And laughter. My god, was there laughter. We found it in every nook and cranny. Silent, quivering laughter with hot tears streaming down our faces. Loud, belly laughs that echoed in the halls of Roger Bannister’s dormitory, where I stayed. Choked, bursting, explosive laughter at hugely inappropriate moments, cementing the unfavorable perception of Americans in several British minds, I’m sure. But worth the setback, for that kind of laughter is life-affirming and priceless.
For several years after that Oxford summer, Jen and I kept in touch through letters. (Yep, we are so old that this was before email and the interwebs.) I scanned each day’s mail frantically, hoping I would catch sight of her neat, angular writing on a slightly-too-fat envelope. Her letters were like pieces of cherry pie to me – I’d get a glass of milk, take them to a quiet spot somewhere I knew I wouldn’t be disturbed, and savor every bite. I hope she did the same with mine.
College years brought the end of the letters, and life swept us away for a bit. But I never forgot about Jen.
Fast-forward 21 years.
It’s 2012, and I’m doing my semi-annual Jen search. Since the advent of the internet, I have looked for this girl a couple times a year. Her name is fairly generic, and my efforts, for the last 12-ish years, have been fruitless. As I scroll, on the 8th page of a Google search, my tired eye catches an article about ecosystem-something-or-other and the city of Boulder, with Jennifer Jones as a contributing author. “Huh,” I think, “wouldn’t that be surprising if this girl from Alaska and I (from DC) ended up living in the same state. No chance.”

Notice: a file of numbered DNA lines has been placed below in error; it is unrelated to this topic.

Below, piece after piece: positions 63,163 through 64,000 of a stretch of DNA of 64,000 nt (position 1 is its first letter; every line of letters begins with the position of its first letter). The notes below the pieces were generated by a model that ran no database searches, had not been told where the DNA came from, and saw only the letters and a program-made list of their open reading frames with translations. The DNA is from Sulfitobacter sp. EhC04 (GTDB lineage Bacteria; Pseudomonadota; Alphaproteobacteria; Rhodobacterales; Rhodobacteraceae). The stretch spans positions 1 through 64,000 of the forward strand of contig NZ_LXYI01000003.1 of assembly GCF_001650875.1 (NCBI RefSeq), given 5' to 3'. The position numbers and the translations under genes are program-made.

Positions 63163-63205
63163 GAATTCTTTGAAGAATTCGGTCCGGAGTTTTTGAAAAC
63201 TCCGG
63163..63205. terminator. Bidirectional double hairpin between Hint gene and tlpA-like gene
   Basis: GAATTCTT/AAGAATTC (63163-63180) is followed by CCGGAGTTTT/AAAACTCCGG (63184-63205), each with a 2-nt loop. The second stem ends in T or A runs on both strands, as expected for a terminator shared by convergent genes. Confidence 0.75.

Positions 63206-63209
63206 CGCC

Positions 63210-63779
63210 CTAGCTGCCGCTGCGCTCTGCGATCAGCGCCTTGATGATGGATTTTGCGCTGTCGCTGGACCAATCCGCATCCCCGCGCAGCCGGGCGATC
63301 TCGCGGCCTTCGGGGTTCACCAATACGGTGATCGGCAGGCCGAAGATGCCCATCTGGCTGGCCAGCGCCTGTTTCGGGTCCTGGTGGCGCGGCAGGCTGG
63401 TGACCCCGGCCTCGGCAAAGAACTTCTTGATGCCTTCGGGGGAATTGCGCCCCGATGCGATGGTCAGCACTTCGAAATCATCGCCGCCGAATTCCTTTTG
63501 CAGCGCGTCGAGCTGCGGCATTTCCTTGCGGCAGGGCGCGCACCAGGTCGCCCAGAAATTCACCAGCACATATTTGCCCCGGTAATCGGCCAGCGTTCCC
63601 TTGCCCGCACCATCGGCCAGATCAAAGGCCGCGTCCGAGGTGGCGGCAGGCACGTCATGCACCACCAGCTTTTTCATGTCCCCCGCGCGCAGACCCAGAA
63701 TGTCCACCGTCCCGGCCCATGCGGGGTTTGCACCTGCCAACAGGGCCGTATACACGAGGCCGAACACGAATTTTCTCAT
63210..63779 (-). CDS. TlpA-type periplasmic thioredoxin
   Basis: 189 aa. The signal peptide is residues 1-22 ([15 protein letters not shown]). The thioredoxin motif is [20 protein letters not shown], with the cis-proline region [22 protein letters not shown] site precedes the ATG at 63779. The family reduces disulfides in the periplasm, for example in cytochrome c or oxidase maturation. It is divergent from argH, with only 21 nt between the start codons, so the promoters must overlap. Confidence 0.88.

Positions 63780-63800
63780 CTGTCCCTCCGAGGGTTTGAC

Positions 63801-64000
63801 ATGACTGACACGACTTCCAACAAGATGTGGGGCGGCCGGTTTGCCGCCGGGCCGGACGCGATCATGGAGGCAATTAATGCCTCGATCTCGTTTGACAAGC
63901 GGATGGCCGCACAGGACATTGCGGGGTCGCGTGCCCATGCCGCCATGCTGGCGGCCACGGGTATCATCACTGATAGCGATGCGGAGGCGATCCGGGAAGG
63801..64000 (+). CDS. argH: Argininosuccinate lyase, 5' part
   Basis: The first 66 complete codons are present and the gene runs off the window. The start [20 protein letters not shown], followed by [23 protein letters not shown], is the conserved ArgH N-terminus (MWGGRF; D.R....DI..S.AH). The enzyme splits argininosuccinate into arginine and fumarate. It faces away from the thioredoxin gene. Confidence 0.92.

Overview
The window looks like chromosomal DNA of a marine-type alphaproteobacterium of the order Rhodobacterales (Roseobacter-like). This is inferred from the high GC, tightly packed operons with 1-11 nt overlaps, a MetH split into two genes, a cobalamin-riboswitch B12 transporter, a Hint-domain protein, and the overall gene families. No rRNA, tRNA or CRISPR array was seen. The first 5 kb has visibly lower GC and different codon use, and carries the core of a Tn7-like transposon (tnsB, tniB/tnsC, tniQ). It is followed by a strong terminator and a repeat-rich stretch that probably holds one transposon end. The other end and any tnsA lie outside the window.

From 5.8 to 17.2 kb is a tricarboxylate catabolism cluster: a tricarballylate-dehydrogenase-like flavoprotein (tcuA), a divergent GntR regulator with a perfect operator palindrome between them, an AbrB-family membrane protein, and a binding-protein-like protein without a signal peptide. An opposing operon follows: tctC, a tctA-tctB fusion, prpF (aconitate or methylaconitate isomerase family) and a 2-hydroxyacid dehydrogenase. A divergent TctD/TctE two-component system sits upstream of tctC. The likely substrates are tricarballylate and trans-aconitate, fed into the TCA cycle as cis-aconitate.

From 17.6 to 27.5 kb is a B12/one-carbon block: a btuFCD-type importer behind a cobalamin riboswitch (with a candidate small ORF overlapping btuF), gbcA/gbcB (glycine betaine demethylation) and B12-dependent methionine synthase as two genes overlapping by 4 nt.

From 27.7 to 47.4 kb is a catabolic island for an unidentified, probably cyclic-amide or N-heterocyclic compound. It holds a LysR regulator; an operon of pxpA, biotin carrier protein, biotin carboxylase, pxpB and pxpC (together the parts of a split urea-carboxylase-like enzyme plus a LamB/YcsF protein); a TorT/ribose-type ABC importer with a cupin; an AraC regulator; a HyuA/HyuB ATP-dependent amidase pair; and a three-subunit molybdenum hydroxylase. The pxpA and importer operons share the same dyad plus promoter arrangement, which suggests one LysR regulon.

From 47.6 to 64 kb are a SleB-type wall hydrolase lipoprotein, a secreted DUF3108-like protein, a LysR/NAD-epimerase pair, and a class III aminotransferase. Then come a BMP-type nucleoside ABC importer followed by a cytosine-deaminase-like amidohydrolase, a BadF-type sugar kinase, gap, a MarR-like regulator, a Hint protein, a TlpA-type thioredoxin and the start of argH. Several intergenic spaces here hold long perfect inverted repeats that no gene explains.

But, I am nothing if not persistent. The next morning, I called the City of Boulder government, and asked for her. I was transferred, the line rang, and someone answered:
“Hi, this is Jen,” said a voice.
I froze for a moment, and then proceeded to fumble through a few questions.
“Uh, hi. Are you from Alaska?”
Awkward, slightly creeped-out pause. “Yes…”
“Aaand, did you go to Oxford, England when you were 17?”
Longer pause. “Yes…”
“Do you remember a girl named Sarah?”
Brief pause, followed by a miniature shriek. “No WAY! Seriously??”
And just like that, a friendship was reborn.
It’s over two years later, and Jen is part of my inner circle of friends. It has been beautiful, touching, and revealing to come to know her again, after a two-decade break. Just in case you didn’t believe that she and I were meant to be friends in this life, I should tell you that, like me, she lives in the mountains of Colorado, loves to trail run, ride a bike, and Nordic ski. She is married and has two kids the same age as mine. She drives the same kind of car. She has two border collies, just like I do. And, guess what she makes her family and friends for Christmas gifts? Soap. Nope, not even kidding. On top of all that, Jen is a proficient knitter (hence, the gorgeous hats), a super-mom (she should have a cape), and will can or pickle anything that sprouts from the earth. Our first time seeing each other in over 20 years, we went for an 8-mile trail run at 6000 feet in Boulder – not many people stay synchronized to that degree in this life.
How lucky I have felt, coming to know her again. When I was 17, Jen showed me that I could just be myself, without apology or explanation, and share my laughter with the world. Now, fresh into my 40s, that lesson is every bit as relevant as it was then. It helped me pursue a career in medicine, and gave me the courage to change careers when the idea of Osmia called to me so strongly.
Every time I slide one of her perfectly slouchy, recycled cashmere hats onto my big head, I am grateful to Jen: for the memories of that one special summer as we came of age; for the excitement of rediscovering our strong connection after so many years apart; and for the comfort and joy I feel knowing that we will face our future years together — confidently and with great humor — as friends.
With so much love and gratitude from us to you,
Sarah, Jen, and the Osmia Crew.